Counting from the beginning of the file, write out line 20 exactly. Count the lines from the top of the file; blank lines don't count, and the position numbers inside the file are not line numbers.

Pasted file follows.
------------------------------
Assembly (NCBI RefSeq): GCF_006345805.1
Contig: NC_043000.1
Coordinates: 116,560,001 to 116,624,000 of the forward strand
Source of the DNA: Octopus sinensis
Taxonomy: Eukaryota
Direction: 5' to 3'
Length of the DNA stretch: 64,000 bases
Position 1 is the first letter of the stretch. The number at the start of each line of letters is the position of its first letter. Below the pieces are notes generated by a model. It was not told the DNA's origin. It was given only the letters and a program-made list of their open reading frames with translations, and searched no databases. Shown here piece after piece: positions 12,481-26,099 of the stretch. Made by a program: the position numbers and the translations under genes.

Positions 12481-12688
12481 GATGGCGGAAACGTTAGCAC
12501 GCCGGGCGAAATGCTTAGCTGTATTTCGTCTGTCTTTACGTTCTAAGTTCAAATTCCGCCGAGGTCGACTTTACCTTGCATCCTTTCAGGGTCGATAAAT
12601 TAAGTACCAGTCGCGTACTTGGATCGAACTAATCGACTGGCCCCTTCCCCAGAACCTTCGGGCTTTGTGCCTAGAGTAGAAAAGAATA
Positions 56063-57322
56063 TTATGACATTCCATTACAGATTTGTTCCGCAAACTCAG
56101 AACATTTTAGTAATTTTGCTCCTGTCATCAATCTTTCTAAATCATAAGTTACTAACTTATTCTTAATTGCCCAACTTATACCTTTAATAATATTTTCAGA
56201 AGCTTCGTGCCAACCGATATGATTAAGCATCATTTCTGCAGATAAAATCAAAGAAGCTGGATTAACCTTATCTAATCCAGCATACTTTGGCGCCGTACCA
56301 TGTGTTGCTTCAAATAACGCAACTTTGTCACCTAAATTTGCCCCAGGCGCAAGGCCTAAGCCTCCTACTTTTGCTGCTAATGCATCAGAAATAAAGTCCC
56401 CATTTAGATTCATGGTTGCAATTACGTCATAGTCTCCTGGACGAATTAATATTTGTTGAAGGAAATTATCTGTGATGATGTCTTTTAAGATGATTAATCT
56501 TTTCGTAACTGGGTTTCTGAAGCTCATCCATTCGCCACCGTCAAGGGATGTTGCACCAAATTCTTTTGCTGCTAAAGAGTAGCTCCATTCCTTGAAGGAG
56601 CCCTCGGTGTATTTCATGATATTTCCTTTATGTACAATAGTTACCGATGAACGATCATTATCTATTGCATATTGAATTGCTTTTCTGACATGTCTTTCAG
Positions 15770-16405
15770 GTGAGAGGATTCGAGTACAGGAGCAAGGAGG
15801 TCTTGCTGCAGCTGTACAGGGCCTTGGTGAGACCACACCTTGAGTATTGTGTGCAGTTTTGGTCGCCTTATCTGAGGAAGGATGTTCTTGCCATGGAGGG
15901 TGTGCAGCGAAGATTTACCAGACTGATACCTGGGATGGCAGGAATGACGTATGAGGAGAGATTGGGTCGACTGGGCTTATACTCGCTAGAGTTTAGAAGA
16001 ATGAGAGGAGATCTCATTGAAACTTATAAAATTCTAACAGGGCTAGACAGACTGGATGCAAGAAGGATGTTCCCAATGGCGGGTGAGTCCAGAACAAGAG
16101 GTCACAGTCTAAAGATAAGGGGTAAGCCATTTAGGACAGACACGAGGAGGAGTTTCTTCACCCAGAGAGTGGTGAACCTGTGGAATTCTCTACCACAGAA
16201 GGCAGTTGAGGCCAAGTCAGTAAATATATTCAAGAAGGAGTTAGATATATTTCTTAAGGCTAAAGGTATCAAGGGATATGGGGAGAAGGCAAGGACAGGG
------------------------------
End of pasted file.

56601 CCCTCGGTGTATTTCATGATATTTCCTTTATGTACAATAGTTACCGATGAACGATCATTATCTATTGCATATTGAATTGCTTTTCTGACATGTCTTTCAG